Texas Appellate Court Rejects "Sliding Scale" Jurisdictional Analysis in Internet Defamation Case
Rebecca L. Tsai | Bloomberg Law
Addressing an issue of first impression in the state, the Court of Appeals of Texas held that the “sliding scale” standard for assessing personal jurisdiction did not apply to a nonresident user of an interactive website.
Reviews on Yahoo! and Yelp Give Rise to Defamation Suit
After Trisha Wilkerson won the California state lottery, she assigned a portion of her future payments to RSL Funding, L.L.C., a financial services company, in exchange for a one-time payment. Jerry Wilkerson, Trisha’s father, was unhappy with the transaction and posted comments about RSL on a website that displayed information about RSL’s Houston headquarters. His review stated in part that “RSL has lied repeatedly to us and misled us and have caused numerous delays in this project that still has yet to be funded.” He followed up with a comment that “RSL is still playing games as they think they have us over a barrel. So dishonest and disrespectful, will not even return a phone call.” While Wilkerson claimed that he found the website through a search engine and thought that it was owned by RSL, the website was actually maintained by Yahoo!. Wilkerson posted similar comments on a website about RSL maintained by Yelp.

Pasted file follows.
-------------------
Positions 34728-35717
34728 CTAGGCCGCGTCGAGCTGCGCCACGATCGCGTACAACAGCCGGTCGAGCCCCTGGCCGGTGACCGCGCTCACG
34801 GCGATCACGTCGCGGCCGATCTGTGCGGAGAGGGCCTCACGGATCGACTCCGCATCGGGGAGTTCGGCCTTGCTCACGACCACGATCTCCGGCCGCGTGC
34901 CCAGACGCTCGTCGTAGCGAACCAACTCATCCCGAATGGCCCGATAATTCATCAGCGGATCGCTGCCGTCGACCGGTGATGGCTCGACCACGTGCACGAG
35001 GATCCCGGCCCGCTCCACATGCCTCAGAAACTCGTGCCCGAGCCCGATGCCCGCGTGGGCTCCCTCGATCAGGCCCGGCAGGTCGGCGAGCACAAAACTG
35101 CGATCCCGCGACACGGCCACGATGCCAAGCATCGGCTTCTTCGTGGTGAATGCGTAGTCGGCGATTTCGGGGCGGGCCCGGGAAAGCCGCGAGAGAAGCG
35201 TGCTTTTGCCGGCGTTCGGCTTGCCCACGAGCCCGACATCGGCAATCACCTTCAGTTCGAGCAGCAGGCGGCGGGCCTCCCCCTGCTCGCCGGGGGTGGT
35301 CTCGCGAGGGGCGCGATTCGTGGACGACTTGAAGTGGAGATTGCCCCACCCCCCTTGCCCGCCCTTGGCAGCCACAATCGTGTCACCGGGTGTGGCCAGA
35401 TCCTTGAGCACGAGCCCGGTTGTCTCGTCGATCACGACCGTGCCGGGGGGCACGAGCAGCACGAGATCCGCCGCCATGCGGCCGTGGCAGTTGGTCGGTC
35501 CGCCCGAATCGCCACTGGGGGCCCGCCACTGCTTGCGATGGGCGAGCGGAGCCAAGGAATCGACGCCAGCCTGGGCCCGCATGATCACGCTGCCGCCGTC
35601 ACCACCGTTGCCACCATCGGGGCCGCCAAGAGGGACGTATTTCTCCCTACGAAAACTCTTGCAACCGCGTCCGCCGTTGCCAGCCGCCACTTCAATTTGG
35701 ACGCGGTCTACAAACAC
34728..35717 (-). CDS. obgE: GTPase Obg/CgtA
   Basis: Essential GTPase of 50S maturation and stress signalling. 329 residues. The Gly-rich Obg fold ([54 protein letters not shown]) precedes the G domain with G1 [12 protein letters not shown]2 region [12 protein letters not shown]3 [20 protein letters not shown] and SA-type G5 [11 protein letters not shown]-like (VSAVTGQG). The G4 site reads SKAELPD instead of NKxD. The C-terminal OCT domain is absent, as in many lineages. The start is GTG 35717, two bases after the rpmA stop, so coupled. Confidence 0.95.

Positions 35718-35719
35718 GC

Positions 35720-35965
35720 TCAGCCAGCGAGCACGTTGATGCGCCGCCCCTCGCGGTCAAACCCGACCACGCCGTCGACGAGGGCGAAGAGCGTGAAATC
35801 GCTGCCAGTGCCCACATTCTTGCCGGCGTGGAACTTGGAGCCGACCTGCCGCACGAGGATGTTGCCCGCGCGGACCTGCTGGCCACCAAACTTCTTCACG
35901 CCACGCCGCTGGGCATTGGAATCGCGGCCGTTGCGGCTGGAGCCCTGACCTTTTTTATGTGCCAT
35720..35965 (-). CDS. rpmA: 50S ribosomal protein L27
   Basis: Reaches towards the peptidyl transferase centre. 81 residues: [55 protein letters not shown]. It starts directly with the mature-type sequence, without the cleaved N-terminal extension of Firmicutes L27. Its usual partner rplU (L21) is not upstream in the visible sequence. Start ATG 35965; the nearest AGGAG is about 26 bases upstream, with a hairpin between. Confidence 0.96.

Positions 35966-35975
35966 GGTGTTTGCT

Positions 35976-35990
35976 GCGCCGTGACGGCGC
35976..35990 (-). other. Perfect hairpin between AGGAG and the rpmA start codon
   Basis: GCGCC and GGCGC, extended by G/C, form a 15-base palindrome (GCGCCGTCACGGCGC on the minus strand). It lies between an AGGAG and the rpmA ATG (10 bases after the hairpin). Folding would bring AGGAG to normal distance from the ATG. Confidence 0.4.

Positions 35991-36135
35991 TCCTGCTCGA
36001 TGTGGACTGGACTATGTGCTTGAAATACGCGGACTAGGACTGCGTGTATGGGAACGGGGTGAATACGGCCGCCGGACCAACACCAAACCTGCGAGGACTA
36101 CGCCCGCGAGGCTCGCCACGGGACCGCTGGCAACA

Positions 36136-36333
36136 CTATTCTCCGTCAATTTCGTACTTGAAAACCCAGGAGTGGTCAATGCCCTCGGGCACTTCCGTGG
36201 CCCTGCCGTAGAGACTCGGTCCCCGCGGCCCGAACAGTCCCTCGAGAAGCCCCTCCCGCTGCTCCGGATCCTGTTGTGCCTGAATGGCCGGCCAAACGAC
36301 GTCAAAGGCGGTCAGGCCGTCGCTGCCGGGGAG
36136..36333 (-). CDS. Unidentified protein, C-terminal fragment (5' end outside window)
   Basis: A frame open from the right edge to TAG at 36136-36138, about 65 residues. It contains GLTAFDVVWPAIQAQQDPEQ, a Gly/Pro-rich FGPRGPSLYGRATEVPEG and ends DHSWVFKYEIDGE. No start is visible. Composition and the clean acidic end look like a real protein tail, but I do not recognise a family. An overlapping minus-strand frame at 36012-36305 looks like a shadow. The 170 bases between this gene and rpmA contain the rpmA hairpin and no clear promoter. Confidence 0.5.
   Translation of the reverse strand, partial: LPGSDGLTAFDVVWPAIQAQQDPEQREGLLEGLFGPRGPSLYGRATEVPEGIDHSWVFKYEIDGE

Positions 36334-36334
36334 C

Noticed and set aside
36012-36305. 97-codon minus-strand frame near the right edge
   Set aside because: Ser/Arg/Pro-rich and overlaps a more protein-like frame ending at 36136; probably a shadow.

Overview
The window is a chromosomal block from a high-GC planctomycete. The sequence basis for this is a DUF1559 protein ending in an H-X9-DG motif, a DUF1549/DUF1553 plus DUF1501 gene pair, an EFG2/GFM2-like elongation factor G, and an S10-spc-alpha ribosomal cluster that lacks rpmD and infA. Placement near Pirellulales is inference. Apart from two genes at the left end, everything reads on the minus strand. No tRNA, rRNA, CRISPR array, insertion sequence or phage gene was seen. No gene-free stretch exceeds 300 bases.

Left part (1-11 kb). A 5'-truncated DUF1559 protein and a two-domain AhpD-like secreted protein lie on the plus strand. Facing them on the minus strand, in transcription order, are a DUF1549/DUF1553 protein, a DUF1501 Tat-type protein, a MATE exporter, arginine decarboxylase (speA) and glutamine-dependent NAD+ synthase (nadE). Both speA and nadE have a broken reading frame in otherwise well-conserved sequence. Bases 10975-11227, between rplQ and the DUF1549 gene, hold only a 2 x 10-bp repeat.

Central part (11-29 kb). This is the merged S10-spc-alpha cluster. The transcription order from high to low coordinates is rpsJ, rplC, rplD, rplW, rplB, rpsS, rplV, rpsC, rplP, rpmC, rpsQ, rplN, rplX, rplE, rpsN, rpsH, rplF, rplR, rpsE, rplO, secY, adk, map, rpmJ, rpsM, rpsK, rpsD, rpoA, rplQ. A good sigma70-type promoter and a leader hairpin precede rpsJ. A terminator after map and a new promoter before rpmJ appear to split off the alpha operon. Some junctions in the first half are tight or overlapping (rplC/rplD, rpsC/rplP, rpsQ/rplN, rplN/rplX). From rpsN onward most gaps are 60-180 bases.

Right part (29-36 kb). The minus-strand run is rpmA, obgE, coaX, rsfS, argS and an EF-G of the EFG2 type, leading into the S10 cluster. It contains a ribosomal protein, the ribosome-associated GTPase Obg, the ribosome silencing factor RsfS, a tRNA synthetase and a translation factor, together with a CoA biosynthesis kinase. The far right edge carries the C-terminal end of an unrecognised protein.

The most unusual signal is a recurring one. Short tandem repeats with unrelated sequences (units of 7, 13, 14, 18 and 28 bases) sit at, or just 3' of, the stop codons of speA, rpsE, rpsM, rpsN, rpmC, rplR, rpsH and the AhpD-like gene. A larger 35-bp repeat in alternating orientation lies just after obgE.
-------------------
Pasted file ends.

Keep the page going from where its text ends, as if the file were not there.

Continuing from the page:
RSL sued Wilkerson in Texas state court for defamation, libel, and business disparagement. Wilkerson filed a special appearance, contesting the trial court’s jurisdiction over him. The trial court overruled the special appearance, and Wilkerson appealed.
Court of Appeals Rejects Sliding Scale Analysis
Assessing whether the trial court properly overruled the special appearance, the Court of Appeals declined to apply the “sliding scale” analysis that many other courts employ in considering whether to exercise jurisdiction over a nonresident defendant based on Internet contacts. Rejecting the sliding scale’s reliance on the relative interactivity of the relevant websites, the Court reasoned that the “interactive features of Yahoo! and Yelp are the creations of the owners and operators of those websites” and thus the “interactive nature [of the websites] cannot be fully imputed to an individual user such as Wilkerson” for purposes of determining personal jurisdiction. The Court further commented that although the websites at issue here “may themselves be considered interactive,” Wilkerson’s use of those sites constituted a “passive” use and thus was not amenable to a sliding scale analysis.
Instead, the Court applied the purposeful availment standard and held that Wilkerson’s reviews were not directed specifically towards Texas and therefore did not give rise to personal jurisdiction. Accordingly, it reversed the trial court’s order denying Wilkerson’s special appearance.
Judge Evelyn V. Keyes authored a dissent in which she criticized the majority for “derail[ing] an important case of first impression in a developing area of law in which internet website owners, search engine operators, and users are all in need of . . . legal guidance.” In her view, the websites at issue were “clearly interactive,” and thus the majority should have looked at the “degree of the interaction between the parties.” Specifically, Judge Keyes opined that Wilkerson’s reviews concerned a Houston business, were posted on local websites, and targeted users of those local websites. As such, she would have affirmed the trial court’s exercise of personal jurisdiction over Wilkerson.
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